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Fine Root Biomass Differs Significantly across Different Forest Types and Soil Depth in Central Himalaya, India


Affiliations
1 Forest Research Institute (Deemed to be University), Dehradun 248 001, India
2 Department of Forestry and Environmental Science, Kumaun University, Nainital 263 001, India
3 Institute of Forestry, Pokhara 33700, Nepal
4 Indian Council of Forestry Research and Education, Dehradun 248 001, India
5 Asia Network for Sustainable Agriculture and Bioresources, Kathmandu 44600, Nepal
 

Fine roots (diameter less than 2 mm) comprise a significant portion of the plant biomass. They are important for water absorption, cycling of nutrients and the carbon budget on a global scale. The aim of the present study was to quantify fine root biomass in the Nainital district, Central Himalaya, India, which has several dominant forest types. A total of 81 samples were collected from nine sample plots for each forest type in three distinct directions. The results showed that sal forest (1.11  0.04 t ha–1) had the largest fine root biomass, followed by oak forest (0.72  0.06 t ha–1) and pine forest (0.61  0.06 t ha–1). We observed that the trend in fine root biomass across different forest types was as follows: sal forest > oak forest > pine forest, significant at 0.05 level. Fine root biomass was also observed to decrease similarly with increasing soil depth in each forest type, following the trend: 0–20 cm > 20– 40 cm > 40–60 cm, which was significant at 0.05 level. Researchers will benefit from this study since it will help them comprehend fine root biomass variation and offer baseline data for future research on nutrient cycling and the global carbon budget.

Keywords

Forest Types, Global Carbon Budget, Nutrient Cycling, Plant Biomass, Soil Depth
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  • Fine Root Biomass Differs Significantly across Different Forest Types and Soil Depth in Central Himalaya, India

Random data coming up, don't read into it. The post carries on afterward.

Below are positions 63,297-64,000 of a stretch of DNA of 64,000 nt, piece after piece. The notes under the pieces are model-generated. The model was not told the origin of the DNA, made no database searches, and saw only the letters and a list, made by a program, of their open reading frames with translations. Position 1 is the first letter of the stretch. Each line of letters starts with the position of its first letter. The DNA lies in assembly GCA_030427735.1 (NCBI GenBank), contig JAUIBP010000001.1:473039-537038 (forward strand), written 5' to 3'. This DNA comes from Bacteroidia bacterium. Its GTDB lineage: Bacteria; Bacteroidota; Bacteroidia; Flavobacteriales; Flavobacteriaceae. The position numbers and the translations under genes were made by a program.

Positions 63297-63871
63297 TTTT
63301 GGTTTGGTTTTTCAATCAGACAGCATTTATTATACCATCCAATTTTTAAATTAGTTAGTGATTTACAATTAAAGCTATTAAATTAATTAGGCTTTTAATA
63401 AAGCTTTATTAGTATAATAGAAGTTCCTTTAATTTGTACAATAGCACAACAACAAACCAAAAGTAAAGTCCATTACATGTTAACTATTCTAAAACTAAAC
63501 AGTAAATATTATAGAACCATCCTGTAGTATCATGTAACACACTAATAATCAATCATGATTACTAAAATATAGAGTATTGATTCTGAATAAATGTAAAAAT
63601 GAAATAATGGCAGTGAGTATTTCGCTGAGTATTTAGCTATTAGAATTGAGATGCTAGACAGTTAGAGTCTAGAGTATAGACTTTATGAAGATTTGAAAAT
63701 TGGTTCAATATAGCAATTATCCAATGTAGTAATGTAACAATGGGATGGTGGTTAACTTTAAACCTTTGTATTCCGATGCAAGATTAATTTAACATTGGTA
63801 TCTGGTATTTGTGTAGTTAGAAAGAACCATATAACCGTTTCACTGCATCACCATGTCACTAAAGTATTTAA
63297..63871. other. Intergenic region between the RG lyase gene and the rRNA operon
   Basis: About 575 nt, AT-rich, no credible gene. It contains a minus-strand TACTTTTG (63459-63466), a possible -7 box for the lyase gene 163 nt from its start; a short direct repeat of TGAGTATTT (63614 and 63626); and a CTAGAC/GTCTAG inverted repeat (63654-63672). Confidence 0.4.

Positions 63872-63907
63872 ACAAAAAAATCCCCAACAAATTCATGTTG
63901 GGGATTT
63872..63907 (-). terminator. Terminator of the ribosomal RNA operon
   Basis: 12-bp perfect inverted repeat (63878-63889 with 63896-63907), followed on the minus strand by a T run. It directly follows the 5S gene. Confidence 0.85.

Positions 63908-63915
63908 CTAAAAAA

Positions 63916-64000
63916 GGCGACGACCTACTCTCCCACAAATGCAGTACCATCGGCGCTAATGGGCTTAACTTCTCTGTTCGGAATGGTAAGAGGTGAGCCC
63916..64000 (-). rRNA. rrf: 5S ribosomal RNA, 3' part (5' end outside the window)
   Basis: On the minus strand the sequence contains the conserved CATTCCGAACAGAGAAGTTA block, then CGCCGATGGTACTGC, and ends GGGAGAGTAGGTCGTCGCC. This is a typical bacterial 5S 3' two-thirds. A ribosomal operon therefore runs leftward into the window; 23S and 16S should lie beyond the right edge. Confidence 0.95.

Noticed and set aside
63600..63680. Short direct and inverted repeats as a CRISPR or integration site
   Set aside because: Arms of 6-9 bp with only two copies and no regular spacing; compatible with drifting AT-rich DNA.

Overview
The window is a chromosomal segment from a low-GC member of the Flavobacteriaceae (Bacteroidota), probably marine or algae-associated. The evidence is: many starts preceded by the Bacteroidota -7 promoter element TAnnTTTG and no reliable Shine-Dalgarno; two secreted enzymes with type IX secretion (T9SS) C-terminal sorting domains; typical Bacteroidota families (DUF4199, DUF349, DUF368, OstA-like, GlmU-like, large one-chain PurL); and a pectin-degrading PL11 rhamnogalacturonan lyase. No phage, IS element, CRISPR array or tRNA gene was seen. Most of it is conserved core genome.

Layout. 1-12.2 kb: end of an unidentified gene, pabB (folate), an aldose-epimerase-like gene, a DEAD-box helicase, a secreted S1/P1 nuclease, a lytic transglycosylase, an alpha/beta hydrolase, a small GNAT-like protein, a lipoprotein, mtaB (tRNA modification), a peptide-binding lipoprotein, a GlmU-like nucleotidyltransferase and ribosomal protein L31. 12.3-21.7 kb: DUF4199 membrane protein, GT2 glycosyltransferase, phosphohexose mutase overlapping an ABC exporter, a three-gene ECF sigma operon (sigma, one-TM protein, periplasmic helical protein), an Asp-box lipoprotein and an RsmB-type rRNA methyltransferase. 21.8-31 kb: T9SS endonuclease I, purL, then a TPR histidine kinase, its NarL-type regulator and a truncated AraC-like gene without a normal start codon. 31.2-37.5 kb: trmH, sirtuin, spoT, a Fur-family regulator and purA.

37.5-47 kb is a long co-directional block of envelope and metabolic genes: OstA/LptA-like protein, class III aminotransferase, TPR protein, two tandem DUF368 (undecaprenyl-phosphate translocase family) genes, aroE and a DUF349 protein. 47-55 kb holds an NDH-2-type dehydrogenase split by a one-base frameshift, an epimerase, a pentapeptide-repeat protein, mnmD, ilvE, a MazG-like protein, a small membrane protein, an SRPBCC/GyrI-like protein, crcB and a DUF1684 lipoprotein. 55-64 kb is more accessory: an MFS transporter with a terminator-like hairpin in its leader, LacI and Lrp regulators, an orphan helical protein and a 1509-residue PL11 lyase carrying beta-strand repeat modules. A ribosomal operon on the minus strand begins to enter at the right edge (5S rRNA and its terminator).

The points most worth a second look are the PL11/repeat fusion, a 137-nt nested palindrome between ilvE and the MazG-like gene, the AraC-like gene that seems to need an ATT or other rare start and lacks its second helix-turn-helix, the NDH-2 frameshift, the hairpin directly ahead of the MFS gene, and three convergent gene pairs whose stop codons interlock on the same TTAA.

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Authors

Harish Bahadur Chand
Forest Research Institute (Deemed to be University), Dehradun 248 001, India
Ganesh Joshi
Department of Forestry and Environmental Science, Kumaun University, Nainital 263 001, India
Roshan Prasad Bhatta
Institute of Forestry, Pokhara 33700, Nepal
Sanjay Singh
Indian Council of Forestry Research and Education, Dehradun 248 001, India
Abhishek Kumar
Forest Research Institute (Deemed to be University), Dehradun 248 001, India
Nabin Raj Joshi
Asia Network for Sustainable Agriculture and Bioresources, Kathmandu 44600, Nepal
Ramesh Bohara
Department of Forestry and Environmental Science, Kumaun University, Nainital 263 001, India

Abstract


Fine roots (diameter less than 2 mm) comprise a significant portion of the plant biomass. They are important for water absorption, cycling of nutrients and the carbon budget on a global scale. The aim of the present study was to quantify fine root biomass in the Nainital district, Central Himalaya, India, which has several dominant forest types. A total of 81 samples were collected from nine sample plots for each forest type in three distinct directions. The results showed that sal forest (1.11  0.04 t ha–1) had the largest fine root biomass, followed by oak forest (0.72  0.06 t ha–1) and pine forest (0.61  0.06 t ha–1). We observed that the trend in fine root biomass across different forest types was as follows: sal forest > oak forest > pine forest, significant at 0.05 level. Fine root biomass was also observed to decrease similarly with increasing soil depth in each forest type, following the trend: 0–20 cm > 20– 40 cm > 40–60 cm, which was significant at 0.05 level. Researchers will benefit from this study since it will help them comprehend fine root biomass variation and offer baseline data for future research on nutrient cycling and the global carbon budget.

Keywords


Forest Types, Global Carbon Budget, Nutrient Cycling, Plant Biomass, Soil Depth

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DOI: https://doi.org/10.18520/cs%2Fv123%2Fi2%2F194-201